Observationally, how can this be established? What is known theoretically about the process? Are there any reference papers to read?
questionhang's user avatar
  • 3,137
7 votes
2 answers
651 views

What's the name for [the other kind of planet] in a binary star system?

This XKCD what-if talks about rainbows on planets in a binary star system. It points out that there are two types: circumbinary planets, where the planet orbits far from and around both stars [the ...
ThePopMachine's user avatar
7 votes
1 answer
266 views

Why is a giant planet around a tiny star unusual when binary stars are common?

Inspired by this BBC article and the corresponding journal article about the M dwarf star GJ 3512. The Jupiter-like world is unusually large compared with its host star, contradicting a widely held ...
Harry Johnston's user avatar
7 votes
2 answers
177 views

Observing eclipsing binaries

In a matter of weeks, I will be performing my first observation using a 25-cm Newton telescope (+CCD camera) and would be grateful for advice regarding an otherwise basic research that I have decided ...
Spikes's user avatar
  • 71
7 votes
1 answer
506 views

How far is the nearest (known) black hole from our solar system? Is there an official list?

Which is the nearest known or suspected black hole from the Solar System and how far is it from us? Is there an easily-viewed catalog that astronomers use to keep track of these?
Gaurav Mody's user avatar
7 votes
1 answer
101 views

What does it mean for something to be optically thick to pair production?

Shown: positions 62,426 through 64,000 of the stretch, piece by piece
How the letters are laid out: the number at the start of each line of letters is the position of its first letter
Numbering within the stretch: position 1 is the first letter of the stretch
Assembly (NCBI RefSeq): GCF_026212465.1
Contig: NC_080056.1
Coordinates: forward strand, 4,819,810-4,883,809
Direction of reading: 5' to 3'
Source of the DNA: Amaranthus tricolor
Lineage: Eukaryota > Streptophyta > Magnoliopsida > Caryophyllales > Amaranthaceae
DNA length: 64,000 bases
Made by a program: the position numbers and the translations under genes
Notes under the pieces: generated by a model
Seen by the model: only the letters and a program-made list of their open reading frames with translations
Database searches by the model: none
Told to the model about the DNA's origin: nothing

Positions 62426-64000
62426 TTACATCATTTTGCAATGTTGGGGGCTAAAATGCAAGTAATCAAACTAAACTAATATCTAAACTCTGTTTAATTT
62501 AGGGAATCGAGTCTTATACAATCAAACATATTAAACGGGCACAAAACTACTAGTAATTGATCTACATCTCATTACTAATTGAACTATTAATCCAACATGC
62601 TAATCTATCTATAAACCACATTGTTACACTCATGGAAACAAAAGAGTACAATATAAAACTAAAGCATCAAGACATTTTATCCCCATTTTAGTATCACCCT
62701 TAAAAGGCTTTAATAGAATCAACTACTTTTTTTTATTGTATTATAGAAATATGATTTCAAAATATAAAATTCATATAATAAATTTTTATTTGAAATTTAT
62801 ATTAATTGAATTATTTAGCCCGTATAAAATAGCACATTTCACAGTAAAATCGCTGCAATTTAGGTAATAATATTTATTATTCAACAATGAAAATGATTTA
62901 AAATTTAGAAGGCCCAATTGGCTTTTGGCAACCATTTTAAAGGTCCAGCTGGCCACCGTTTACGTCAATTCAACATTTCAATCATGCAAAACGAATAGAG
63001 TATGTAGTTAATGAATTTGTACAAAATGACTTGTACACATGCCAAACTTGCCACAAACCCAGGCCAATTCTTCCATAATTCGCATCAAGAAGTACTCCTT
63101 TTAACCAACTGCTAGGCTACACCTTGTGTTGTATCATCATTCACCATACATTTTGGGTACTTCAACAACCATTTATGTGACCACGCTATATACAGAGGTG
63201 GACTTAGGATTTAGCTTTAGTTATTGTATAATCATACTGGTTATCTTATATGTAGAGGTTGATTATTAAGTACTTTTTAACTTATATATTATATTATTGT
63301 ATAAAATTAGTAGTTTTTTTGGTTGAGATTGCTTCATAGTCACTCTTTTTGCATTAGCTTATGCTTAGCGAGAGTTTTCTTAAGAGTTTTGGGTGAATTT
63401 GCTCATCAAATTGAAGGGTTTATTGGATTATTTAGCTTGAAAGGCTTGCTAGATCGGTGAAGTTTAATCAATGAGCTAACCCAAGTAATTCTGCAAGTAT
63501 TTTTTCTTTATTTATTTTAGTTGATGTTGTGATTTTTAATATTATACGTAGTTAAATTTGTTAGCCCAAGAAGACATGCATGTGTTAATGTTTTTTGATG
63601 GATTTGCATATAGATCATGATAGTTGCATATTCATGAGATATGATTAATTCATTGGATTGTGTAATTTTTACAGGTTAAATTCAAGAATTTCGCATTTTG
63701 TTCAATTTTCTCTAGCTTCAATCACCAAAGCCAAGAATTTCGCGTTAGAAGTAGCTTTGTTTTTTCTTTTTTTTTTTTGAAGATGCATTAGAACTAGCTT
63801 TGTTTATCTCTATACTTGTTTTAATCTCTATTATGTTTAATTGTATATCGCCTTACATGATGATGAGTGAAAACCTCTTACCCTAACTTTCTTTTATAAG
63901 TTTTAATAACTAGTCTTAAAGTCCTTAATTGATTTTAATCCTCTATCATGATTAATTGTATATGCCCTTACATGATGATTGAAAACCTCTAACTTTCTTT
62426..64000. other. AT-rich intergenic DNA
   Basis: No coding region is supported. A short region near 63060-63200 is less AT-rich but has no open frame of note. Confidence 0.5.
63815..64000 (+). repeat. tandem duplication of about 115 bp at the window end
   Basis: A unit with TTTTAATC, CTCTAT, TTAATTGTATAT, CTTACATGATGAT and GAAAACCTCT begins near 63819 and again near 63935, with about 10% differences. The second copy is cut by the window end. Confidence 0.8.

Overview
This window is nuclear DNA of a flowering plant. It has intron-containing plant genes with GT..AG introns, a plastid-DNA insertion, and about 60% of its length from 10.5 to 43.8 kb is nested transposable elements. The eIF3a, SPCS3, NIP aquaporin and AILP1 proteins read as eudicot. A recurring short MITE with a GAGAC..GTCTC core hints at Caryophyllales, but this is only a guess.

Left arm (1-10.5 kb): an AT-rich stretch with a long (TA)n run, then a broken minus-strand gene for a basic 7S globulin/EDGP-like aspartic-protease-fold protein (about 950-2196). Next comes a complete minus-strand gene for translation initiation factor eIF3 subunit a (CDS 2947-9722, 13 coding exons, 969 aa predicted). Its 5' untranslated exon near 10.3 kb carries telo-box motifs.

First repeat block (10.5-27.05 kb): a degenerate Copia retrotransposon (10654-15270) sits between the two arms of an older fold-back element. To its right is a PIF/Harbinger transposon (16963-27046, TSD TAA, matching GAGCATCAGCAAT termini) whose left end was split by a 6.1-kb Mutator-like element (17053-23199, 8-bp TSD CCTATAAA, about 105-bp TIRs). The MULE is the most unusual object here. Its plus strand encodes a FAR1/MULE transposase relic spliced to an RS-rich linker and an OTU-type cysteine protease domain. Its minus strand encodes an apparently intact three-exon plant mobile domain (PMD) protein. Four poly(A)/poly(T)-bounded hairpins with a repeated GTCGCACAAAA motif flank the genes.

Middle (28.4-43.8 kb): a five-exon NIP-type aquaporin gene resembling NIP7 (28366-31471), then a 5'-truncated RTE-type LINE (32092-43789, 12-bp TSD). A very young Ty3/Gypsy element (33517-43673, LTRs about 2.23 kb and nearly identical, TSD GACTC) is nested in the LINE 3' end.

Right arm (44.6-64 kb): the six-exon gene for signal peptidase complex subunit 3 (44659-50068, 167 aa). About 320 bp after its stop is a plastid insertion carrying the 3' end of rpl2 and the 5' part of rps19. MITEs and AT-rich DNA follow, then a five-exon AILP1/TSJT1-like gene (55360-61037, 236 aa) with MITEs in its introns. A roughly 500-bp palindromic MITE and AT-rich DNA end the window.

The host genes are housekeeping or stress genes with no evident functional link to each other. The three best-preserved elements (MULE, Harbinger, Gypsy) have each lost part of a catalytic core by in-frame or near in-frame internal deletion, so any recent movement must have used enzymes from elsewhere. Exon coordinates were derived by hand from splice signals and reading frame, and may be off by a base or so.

I have seen several references in the high energy astrophysics literature (including the example below) which make reference to an astronomical source being "thick to pair production". What ...
georgeamccarthy's user avatar
7 votes
1 answer
268 views

Is it possible for two stars to be in a horseshoe orbit around a much larger star?

I was reading about how Saturn has two moons, Janus and Epimetheus, that swap orbits once every four years. Could something like this happen on a much larger scale, but with stars instead of a planet ...
Gliese's user avatar
  • 831
7 votes
2 answers
2k views

How to plot orbit of binary star and calculate its orbital elements?

I have a set of dates, position angles ($\theta$) and angular separations ($\rho$) for visual binary star. For example: ...
user2579566's user avatar
7 votes
1 answer
136 views

Why do X-ray binaries such as GRS-1915 have active and quiet states?

X-ray binaries such as GRS-1915 feature a black hole and a regular star. The x-ray luminosity is likely related to the rate of mass flow into the black hole from the star so when there is a lot of ...
ehsteve's user avatar
  • 1,154
7 votes
1 answer
90 views

Meaning of Bidirectional Arrow in a Fitting Formula

I was reading this paper on the ejecta mass of compact binary mergers and came across this notation in equation (6): $$\frac{M_\text{dyn}}{10^{-3}M_\odot}=\left(\frac{a}{C_1}+b\frac{M_2^n}{M_1^n}+cC_1\...
hikari30's user avatar
7 votes
0 answers
252 views

Questions about a fictional binary system, and habitability [closed]

Note: Questions are at the bottom. The rest had simply been written in a format to better organize my thoughts. The formulas used to construct this fictional solar system, had been borrowed from ...
platypus-rising's user avatar
6 votes
1 answer
802 views

Effects of a binary star system on a tidally locked planet

This is basically a world-building question, but I'm looking for a scientifically based answer, so I'm posting here. Imagine a fairly earth-like planet- Lets call it Planet X. Planet X has an earth-...
user1642529's user avatar
6 votes
1 answer
5k views

What percentage of visual stars are actually binary stars?

I know this is such a thing as a binary star where for example two stars rotate around a central point of gravity but to the naked eye are just a star. What I do not know is how common this is (...
esé's user avatar
  • 327
6 votes